Portland Pantry

Is Bobbie’s Boat Sauce the Next Aardvark?

A new contender threatens to upset Portland's hot sauce throne.

By Jordan Michelman October 31, 2018

Image: Scott Eiden

When Aardvark first hit tabletops in the early aughts, it was a thick, tangy, positively wicked phenomenon. It quickly grew from a Portland sensation into a national brand. We’ve since modernized as a city, with several brilliant, fiery hot sauce options. Now Aardvark has a legitimate competitor in Bobbie’s Boat Sauce, a spicy, briny, peppery blast with the potential for hot sauce supremacy.

Boat Sauce is the brainchild of Wieden & Kennedy staffer Bobbie Rosenberg (and former owner of downtown café Half & Half). “It was born on a boat,” says Rosenberg. “Roughly 1000 miles from my home in Portland.” A fresh caught rockfish off the coast of British Columbia inspired some “improvisational cooking” in the boat’s tiny galley, leading to a combination of tomato paste, lime, fish sauce, pickle brine, maple syrup, and dried Thai chiles, among other things. The umami bomb was born. 

In June 2018, some 50-plus test batches later, Bobbie’s Boat Sauce debuted on select shelves across the Portland area, in an eye-catching bottle designed by Mike Weihs, also with Wieden & Kennedy. The march towards tabletop ubiquity can be slow and arduous, but just a few months after launch, Boat Sauce is available at Woodsman Tavern, Providore Fine Foods, Broder Nord, P’s & Q’s Market, and Grand Central Bakery, where it graces November’s signature sandwich, “The Saucy Sausage,” atop Champoeg Farms turkey sausage, roasted fennel, and red cabbage.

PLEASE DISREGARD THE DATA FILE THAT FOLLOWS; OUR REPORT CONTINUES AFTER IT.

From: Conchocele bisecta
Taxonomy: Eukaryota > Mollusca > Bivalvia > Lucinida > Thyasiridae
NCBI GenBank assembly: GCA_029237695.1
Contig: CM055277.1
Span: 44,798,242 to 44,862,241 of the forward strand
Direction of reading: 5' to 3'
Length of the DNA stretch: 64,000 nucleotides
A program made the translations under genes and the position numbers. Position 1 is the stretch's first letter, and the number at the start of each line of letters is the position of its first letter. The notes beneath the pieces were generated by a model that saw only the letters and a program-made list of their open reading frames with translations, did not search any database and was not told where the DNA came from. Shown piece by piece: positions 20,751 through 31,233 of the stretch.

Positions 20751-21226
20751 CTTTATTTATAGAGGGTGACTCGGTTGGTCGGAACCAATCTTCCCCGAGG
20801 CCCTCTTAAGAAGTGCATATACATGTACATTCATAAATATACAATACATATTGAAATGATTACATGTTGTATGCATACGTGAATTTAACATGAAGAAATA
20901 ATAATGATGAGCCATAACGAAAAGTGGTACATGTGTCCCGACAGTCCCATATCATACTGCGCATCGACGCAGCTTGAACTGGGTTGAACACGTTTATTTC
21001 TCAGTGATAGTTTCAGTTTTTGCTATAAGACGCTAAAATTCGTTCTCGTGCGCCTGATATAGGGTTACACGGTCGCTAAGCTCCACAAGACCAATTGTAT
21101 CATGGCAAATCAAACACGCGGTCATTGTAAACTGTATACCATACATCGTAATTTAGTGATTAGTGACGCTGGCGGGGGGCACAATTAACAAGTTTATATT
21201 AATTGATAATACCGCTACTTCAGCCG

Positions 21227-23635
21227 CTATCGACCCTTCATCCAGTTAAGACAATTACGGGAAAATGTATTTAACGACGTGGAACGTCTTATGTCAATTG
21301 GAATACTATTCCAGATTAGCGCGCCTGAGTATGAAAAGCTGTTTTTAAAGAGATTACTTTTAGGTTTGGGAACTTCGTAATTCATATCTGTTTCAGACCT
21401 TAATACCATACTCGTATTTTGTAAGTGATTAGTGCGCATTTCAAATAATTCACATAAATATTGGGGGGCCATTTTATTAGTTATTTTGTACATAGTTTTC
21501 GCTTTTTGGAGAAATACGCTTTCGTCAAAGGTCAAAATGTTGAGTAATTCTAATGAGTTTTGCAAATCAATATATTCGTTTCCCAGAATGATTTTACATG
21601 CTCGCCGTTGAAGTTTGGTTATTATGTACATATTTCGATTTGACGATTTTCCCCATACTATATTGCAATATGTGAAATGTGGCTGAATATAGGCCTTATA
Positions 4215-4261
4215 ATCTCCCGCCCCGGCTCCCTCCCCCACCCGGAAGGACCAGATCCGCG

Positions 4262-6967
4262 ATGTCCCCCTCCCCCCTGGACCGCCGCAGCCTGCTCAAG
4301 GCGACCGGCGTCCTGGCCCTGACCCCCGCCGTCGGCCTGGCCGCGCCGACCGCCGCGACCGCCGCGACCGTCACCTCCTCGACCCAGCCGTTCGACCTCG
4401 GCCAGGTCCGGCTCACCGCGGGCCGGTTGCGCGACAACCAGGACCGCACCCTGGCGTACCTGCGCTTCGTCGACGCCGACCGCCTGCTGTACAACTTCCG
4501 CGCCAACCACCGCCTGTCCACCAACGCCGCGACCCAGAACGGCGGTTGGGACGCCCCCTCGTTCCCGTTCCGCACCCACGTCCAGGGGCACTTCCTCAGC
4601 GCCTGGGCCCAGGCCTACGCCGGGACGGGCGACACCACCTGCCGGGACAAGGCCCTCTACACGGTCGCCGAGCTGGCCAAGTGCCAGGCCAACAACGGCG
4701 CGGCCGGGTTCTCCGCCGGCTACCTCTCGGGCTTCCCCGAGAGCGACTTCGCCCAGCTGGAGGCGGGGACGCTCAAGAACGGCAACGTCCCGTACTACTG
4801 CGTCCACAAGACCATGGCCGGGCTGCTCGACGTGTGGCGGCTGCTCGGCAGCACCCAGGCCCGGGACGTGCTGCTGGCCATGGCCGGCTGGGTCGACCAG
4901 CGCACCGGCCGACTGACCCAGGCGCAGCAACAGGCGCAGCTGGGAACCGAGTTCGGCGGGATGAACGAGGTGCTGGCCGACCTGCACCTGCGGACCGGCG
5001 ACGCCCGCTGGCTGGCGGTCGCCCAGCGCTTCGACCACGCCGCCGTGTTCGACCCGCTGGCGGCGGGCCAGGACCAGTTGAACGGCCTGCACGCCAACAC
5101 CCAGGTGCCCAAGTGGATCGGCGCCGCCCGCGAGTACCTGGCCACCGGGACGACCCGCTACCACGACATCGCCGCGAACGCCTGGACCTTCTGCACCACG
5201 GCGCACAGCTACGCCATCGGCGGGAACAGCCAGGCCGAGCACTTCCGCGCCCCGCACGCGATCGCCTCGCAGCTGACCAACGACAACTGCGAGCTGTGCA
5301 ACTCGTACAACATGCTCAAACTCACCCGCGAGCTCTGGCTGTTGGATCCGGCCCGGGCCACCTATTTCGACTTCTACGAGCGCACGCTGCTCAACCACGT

So what does it taste like? Where Aardvark is a front-loaded habanero sauce—bright, hot, and suitable for use in traditional hot sauce situations, Bobbie's Boat is more umami-rich and complex, and can be used across a wide variety of cuisines. The fish sauce makes it sit well with Vietnamese; the Thai chiles go great with Thai; the tomato paste evokes a kind of marinara on LSD; the maple syrup makes it fit the traditional breakfast; the pickle brine evokes Bloody Marys. The list of diverse, utilitarian uses goes on. 

For now, the sauce is only available at select restaurants. But web ordering and national shipping are coming soon, Rosenberg says. Get in now while it’s still early, and you can tell your kids you were there when the next great Portland condiment blew up.

Filed under
Show Comments